Non-profit organization (NPO) registration begins with normal incorporation like any other company. After that, the NPO has to apply separately to be granted tax-exempt status from the IRS and from the state where it is incorporated. A 501(c)(3) tax-exempt charitable organization cannot let its earnings pass to a private shareholder or any other person. If it appears this is happening, the IRS may impose an excise tax on the person and the managers who approved the transaction.
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The steps below cover the five stages of an NPO's life cycle:
The annual filings are obviously more complicated and rigorous for a 501(c)(3) than an ordinary tax paying incorporated business. In this case, the organization has to file both the exempt returns and unrelated business income (if any). This unrelated income is the money that comes in from sources other than the stated purpose of the non-profit.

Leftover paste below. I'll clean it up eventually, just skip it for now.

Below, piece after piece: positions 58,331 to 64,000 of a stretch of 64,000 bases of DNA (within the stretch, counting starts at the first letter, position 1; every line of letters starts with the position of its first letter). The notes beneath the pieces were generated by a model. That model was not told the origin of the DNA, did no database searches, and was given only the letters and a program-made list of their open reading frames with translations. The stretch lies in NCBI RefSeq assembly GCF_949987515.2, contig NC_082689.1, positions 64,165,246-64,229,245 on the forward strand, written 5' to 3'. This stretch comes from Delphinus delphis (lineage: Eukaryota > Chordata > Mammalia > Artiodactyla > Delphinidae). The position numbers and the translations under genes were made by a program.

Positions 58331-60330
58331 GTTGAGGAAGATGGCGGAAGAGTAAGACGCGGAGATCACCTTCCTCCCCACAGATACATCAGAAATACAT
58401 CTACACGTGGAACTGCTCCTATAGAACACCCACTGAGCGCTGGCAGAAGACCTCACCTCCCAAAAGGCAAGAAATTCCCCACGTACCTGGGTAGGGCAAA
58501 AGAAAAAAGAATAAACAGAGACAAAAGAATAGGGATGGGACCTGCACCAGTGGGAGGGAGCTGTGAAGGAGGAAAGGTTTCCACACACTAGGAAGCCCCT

For example, a non-profit health care facility's income from charitable contributions and the medical care it provides will be tax exempt. However, if it is renting out some of its property to individuals or for-profit firms, the rental earnings will be considered unrelated business income and can be taxed. There are clear guidelines provided to prevent tax-exempt NPOs from lobbying and other forms of political action to influence legislation and elections. If an NPO is found in violation after an audit, the IRS can terminate the organization's tax-exempt status.
Would you like to know more about the laws surrounding Non-Profit Organization (NPO) registration and businesses? Our business lawyers can help. Contact a business law attorney near you today for more information.
Did you know?
Charitable contributions to a 501(c)(3) tax-exempt NPO are tax-deductible.
Other than the tax exemption, non-profit organization (NPO) registration is helpful because it allows the organization to offer tax deductions for contributions.